The school giving pupils stolen bikes

Churchill Community College

A child's view of the world is limited to the street they live in

When Churchill Community College brought in three local employers to talk about career opportunities, some of the “most disaffected” boys thought they were lying, says David Baldwin, executive head of Churchill and Norham High School in Tyneside.

It was a disaster. The boys hated it. They learnt nothing from it. They were difficult. And at the end of it, we were really quite embarrassed for the speakers. So we spoke to the boys, and they went, ‘Well, it was just a waste of time, wasn’t it, because I don’t know what these people are talking about, they’re just making it up. We are not going to get a job there because it doesn’t exist.’”

That’s when the school changed tack, and took the boys on a tour to visit those same three people – this time in their place of work. To save costs, they did it on bicycles.

It was a huge help in terms of motivating students who had previously taken the attitude that “everything we were teaching in the curriculum was a waste of time, and they were never going to need it,” says Baldwin.

“Partly maybe, the boys were out of breath and were more compliant at that point,” he jokes, “but more importantly, you were actually in a real place and all of them were able to say, ‘So I can get here. I never even knew this existed.’”

Accenture talked to them about managing businesses; Capita showed them the civil and electrical engineering aspects of roadway design; and an engineering company on the banks of the Tyne opened their eyes to apprenticeship opportunities.

“The children came back saying, ‘I can get to these places. I’m still not agreeing that some of the stuff we do in school is what they necessarily want, but I’m now agreeing that I need that qualification.’”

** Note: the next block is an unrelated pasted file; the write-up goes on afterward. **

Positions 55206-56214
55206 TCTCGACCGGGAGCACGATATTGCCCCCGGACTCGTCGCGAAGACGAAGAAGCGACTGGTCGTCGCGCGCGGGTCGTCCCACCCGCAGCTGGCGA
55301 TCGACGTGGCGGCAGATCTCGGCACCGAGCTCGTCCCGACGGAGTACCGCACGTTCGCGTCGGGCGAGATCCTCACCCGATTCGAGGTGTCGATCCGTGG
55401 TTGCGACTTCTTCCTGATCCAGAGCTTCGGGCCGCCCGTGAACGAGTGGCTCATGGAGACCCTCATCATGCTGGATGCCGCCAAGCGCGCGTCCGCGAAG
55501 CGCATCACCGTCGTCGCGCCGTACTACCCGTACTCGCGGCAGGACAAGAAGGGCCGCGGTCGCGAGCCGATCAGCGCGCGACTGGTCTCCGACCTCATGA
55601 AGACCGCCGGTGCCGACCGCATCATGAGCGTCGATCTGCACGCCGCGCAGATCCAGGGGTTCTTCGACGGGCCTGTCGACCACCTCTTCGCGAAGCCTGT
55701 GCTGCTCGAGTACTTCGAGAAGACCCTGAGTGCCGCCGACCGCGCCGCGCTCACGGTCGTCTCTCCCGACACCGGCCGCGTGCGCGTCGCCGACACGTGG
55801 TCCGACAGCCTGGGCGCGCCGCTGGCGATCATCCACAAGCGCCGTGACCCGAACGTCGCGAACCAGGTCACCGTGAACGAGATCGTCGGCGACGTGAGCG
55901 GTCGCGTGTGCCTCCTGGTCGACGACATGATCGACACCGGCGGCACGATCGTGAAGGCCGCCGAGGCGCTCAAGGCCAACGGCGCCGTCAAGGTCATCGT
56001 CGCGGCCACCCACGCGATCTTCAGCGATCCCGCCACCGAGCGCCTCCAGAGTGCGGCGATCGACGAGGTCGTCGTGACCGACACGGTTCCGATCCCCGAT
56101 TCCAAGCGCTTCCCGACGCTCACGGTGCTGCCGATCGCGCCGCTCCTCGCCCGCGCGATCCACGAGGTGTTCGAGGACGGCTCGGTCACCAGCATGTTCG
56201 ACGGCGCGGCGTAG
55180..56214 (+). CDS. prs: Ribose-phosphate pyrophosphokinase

There’s a level of disadvantage among some of the pupils, which means they have very restricted horizons, says Baldwin. “However streetwise our children come across, their view of the world is limited almost to the street they live, the journey they take to school, and the surrounding streets.

“So when we talk to the children about opportunities, they don’t see them in the same way that we do. They’ll say, ‘I don’t believe you,’ because it’s not on their doorstep. They cannot see it.”

Well, I didn’t have a bike so I didn’t turn up to school that day

Cycling proficiency is one part of the school’s remedy, with all year 7s given Bikeability training. Despite it being on the primary curriculum, poverty is still a barrier, says Baldwin. “You ask them what happened and it was, ‘Well, I didn’t have a bike so I didn’t turn up to school that day. No one’s ever taught me how to ride a bike.’”

Local organisations lend bikes to the school for the duration of the training. Year 10s who have passed their road safety training can then get access to unclaimed stolen bikes that the police need to find homes for. Community partners make sure the bikes are roadworthy, then pass them on at no cost.

If transport is one barrier to employability, parental awareness of opportunities is another. A number of parents are unemployed, explains Baldwin, and others have jobs that are “very localised”, so they might not be aware of the business park that’s a 20-minute walk from the school, or the international businesses a short bus ride away on the banks of the river Tyne.

“We think poverty means that they don’t know how to find their way to navigate through the systems that they’re facing, through the opportunities and choices they could make in their life, to get them to achieve their aspirations. So it’s a poverty of understanding of how you do these things. So you talk to the children, you talk to the parents, they talk highly about what they would like to do or what they’d like their children to do, but they have absolutely no idea what the steps are.”